This holiday season, you can celebrate family at the movies with The Guilt Trip, which tells the story of Andy Brewster (Seth Rogen), as he embarks on a cross-country road trip with his mother, Joyce (Barbra Streisand), to turn one of his inventions into a success. With both funny and poignant moments on their mother-son adventure, each realizes that they just want the other to be happy.
At the film’s press day, director Anne Fletcher (The Proposal, Step Up) spoke to Collider for this exclusive interview about what appealed to her about the script, the courting process to get Barbra Streisand to sign on, why the mother-son relationship isn’t often explored on film, how the test screening process helped shape the tone and jokes, and the biggest challenges of doing a movie about a cross-country road trip when you never actually leave Los Angeles. She also talked about what else she currently has in development, the challenges of doing a holiday movie (Alone for the Holidays) that you hope people will want to return to every year, her desire to reunite with Sandra Bullock for a couple different projects, and how her background as a dancer and choreographer has worked to her benefit. Check out what she had to say after the jump.
ANNE FLETCHER: I definitely identified with this script, immensely, because it is my relationship with my mom and her relationship with my brother. But, it was Barbra and Seth that I saw, when reading this script. I didn’t really see my mom. A lot of the characters in the script were already in my head. When you read something, people just start popping up. I hate when I get a script and I can’t see who the people are. It almost feels like I’m John Edwards, the psychic, and I’m trying to get a letter, but it’s not right. I’m like, “My god, I can’t figure it out!” But, that was easy with this. What was hard was trying to convince Barbra to do the movie, which Seth was waiting for, and convincing the studio. They were excited about the pairing, but they had to stay with it because it took so long. I didn’t have any back-up. This was it, or I couldn’t make the movie. I just didn’t see it any other way.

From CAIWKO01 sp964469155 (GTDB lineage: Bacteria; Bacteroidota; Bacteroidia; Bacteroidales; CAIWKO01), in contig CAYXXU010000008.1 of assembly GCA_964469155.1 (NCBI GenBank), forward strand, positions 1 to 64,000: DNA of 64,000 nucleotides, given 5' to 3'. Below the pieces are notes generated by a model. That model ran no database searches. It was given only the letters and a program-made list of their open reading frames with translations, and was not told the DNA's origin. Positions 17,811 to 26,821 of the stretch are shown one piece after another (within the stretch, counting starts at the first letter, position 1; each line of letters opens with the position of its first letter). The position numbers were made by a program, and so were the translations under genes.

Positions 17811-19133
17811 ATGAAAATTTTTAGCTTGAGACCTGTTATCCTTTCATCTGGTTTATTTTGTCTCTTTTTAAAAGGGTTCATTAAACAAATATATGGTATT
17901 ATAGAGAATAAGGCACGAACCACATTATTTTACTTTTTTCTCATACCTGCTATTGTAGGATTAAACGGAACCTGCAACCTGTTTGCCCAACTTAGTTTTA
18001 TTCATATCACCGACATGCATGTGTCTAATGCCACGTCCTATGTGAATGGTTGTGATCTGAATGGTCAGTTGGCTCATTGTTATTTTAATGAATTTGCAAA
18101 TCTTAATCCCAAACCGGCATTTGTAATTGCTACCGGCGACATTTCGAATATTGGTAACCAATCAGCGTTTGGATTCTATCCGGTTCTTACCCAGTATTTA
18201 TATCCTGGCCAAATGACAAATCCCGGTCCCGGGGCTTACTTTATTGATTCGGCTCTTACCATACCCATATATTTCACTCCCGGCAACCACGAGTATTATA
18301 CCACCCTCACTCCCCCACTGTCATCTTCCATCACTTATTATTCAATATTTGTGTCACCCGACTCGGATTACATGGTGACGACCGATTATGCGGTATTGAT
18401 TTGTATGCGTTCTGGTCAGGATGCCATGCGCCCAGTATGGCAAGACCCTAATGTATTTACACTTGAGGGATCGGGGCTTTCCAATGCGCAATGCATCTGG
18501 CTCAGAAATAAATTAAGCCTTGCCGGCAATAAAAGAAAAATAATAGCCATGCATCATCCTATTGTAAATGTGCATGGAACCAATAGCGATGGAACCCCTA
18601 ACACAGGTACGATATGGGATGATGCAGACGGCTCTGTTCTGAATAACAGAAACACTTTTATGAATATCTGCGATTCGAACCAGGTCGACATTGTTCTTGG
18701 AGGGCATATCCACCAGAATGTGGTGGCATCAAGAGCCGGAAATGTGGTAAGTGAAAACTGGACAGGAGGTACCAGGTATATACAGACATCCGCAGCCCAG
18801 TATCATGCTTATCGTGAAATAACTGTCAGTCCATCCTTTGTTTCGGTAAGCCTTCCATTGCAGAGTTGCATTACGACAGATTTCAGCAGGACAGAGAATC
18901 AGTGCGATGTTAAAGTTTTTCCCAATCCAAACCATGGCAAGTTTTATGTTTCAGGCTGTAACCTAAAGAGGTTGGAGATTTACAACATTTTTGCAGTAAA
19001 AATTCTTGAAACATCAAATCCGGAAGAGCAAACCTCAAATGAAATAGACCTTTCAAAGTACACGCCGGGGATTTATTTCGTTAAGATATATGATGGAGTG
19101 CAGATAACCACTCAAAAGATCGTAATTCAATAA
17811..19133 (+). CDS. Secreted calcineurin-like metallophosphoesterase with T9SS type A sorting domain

Was there ever a time when you really thought it might not actually happen?
FLETCHER: Barbra will say that she said no. She turned the movie down later on, way fully into the year, but never came to me. In her mind, she thought she said no, but I was still calling and going, “Hi, so what’s happening?” I think there was one moment where they were like, “We don’t think this is going to happen.” And I was like, “That’s impossible! I haven’t come this far for it to not happen. It just does not make any sense.” It just felt like all of the pieces were in the right place, so how is that possible? But then, that was fleeting, thank god!
Was it just coincidental that screenwriter Dan Fogelman was also hoping for Barbra Streisand to be in the film?
FLETCHER: It was all at the same time, basically. It really was. I didn’t meet Dan, when I first got the movie. I met him later, down the road. It’s been over three years now, since I was hired, so I can’t remember [exactly how it happened]. I feel like Barbra was thrown out there, as an idea, when I first got the script. I didn’t know how I felt about that until I read the script, and then it just all fell into place and I was like, “There is just no other way to do the movie!”
Why do you think it is that mother-son relationships never seem to be explored in film?